&

With continued global warming one can expect more Agulhas leakage (see the second image); which per the second linked reference means that one can expect the AMOC to continue slowing; which should work synergistically with Hansen's ice-climate feedback, particularly if the WAIS collapses in coming decades:

Kathryn A. Kelly, Kyla Drushka, LuAnne Thompson, Dewi Le Bars & Elaine L. McDonagh (25 July 2016), "Impact of slowdown of Atlantic overturning circulation on heat and freshwater transports", Geophysical Research Letters, DOI: 10.1002/2016GL069789

http://onlinelibrary.wiley.com/doi/10.1002/2016GL069789/abstract

And for those who have trouble envisioning how increased Agulhas Leakage triggered by a cooling of the North Atlantic could lead to Arctic Amplification associated with the transfer of energy through the atmosphere from the Tropical Atlantic directly to the Arctic, I provide the third attached image & associate caption from the third linked reference, which show how this occurs due to Rossby Waves:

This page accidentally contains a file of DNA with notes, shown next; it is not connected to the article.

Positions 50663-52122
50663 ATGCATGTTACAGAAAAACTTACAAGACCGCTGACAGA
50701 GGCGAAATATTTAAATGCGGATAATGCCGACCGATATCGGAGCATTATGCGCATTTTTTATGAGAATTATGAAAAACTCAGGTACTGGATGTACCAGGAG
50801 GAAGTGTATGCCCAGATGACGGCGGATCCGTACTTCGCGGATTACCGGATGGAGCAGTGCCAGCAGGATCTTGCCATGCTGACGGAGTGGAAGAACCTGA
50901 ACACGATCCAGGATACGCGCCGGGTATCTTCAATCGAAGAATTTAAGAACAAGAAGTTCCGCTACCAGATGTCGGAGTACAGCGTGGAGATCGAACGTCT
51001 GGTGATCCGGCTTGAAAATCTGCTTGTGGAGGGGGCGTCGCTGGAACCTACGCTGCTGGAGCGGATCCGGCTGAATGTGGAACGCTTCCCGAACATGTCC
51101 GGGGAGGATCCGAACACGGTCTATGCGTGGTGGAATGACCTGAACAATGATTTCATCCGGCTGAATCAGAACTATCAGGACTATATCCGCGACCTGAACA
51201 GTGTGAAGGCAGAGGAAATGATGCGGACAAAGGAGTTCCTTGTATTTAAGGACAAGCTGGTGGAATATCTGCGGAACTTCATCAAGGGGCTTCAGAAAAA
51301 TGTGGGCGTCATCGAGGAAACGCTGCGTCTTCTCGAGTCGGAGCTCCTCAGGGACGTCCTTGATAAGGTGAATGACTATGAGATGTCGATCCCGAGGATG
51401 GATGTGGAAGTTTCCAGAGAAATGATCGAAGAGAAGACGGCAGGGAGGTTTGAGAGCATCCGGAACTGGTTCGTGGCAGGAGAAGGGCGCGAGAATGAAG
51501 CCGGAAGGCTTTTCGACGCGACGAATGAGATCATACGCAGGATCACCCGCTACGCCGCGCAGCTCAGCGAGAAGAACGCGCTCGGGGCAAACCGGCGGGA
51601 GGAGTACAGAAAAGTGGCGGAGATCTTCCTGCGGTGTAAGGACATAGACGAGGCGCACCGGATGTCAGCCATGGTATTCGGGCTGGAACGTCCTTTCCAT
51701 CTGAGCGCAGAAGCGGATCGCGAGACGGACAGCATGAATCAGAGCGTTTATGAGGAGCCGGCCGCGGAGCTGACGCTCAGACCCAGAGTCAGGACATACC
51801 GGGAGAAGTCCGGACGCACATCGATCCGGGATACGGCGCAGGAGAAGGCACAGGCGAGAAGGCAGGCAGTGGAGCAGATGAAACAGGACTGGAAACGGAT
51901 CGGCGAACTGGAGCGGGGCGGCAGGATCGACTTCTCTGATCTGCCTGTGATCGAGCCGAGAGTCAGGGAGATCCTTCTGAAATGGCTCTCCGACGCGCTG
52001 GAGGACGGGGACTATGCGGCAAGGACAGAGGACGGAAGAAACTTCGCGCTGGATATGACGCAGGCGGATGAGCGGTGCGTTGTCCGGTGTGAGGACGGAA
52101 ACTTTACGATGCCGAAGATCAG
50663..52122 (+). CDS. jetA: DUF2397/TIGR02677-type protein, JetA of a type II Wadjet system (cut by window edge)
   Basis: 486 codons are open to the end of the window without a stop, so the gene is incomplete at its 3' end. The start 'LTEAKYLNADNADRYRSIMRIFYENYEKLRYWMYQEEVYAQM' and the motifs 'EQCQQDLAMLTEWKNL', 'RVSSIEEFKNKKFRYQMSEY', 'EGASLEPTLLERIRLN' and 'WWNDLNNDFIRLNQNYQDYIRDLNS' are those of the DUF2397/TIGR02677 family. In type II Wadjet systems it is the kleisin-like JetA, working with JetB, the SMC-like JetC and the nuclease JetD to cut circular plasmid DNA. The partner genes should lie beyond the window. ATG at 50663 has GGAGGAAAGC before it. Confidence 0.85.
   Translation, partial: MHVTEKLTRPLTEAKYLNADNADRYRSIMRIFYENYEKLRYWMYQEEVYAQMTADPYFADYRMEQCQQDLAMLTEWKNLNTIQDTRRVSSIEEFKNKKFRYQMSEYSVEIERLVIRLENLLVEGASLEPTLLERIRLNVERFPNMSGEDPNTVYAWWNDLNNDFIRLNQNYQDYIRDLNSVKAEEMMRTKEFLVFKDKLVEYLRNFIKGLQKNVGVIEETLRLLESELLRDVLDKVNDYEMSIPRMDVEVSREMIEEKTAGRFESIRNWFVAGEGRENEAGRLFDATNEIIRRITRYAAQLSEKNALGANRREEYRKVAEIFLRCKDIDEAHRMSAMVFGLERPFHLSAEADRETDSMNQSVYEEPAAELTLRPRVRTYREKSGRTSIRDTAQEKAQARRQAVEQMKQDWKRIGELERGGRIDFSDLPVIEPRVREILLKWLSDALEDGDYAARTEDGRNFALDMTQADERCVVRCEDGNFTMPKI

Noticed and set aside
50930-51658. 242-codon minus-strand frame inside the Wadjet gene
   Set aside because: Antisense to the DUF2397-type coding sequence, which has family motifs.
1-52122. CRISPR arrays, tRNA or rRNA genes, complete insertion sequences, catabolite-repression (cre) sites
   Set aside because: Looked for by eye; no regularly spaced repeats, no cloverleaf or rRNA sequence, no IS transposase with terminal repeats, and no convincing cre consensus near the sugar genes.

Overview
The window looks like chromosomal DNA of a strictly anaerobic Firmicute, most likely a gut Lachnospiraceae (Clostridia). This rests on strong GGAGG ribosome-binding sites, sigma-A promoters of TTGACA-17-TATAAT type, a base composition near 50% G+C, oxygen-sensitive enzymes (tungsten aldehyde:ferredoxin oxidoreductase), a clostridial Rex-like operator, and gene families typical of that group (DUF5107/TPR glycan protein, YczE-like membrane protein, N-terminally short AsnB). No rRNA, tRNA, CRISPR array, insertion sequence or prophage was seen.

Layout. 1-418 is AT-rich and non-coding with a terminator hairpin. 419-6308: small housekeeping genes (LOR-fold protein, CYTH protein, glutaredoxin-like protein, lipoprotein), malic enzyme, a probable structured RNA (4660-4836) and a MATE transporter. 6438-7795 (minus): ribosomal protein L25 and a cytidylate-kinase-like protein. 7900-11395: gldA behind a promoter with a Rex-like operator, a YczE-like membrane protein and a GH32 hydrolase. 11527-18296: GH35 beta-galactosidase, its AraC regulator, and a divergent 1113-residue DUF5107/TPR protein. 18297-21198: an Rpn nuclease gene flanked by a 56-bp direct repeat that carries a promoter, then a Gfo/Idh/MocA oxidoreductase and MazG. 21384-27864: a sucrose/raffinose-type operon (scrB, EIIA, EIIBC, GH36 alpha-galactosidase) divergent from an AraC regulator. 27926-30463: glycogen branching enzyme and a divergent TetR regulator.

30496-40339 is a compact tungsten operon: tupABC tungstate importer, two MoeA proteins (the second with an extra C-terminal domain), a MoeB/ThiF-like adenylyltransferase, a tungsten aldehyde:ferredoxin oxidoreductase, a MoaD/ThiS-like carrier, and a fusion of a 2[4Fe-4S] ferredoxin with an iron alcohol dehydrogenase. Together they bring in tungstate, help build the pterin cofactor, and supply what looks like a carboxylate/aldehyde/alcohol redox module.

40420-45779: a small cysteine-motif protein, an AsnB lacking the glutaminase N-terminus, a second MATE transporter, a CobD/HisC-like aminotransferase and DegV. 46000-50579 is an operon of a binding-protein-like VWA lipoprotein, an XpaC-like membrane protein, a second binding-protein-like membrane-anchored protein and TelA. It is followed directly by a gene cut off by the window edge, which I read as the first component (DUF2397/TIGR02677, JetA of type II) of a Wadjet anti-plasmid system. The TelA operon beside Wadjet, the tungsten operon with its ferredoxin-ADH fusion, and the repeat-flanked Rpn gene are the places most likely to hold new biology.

Merryfield, W. J., F. J. Doblas-Reyes, L. Ferranti, J.-H. Jeong, Y. J. Orsolini, R. I. Saurral, A. A. Scaife, M. A. Tolstykh, and M. Rixen (2017), Advancing climate forecasting, Eos, 98, https://doi.org/10.1029/2017EO086891

https://eos.org/project-updates/advancing-climate-forecasting?utm_source=eos&utm_medium=email&utm_campaign=EosBuzz120117

Caption: "Fig. 1. Averaged atmospheric response during winter in the Northern Hemisphere to recent El Niño events, connecting atmospheric changes in the tropics with those at latitudes farther north and south. Dots represent approximate pathways of planetary waves [after Scaife et al., 2017]. Colors show associated changes in sea level pressure (SLP) in hectopascals (hPa), indicative of atmospheric circulation changes. In the Northern Hemisphere, changes are clockwise for positive contours, represented by warm colors, and counterclockwise for negative contours, represented by cool colors; these directions are opposite in the Southern Hemisphere. Credit: Adam Scaife"
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AbruptSLR

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Re: Beaufort Gyre Reversal and a Return to 1960's Level SIE
« Reply #13 on: December 14, 2017, 07:46:34 PM »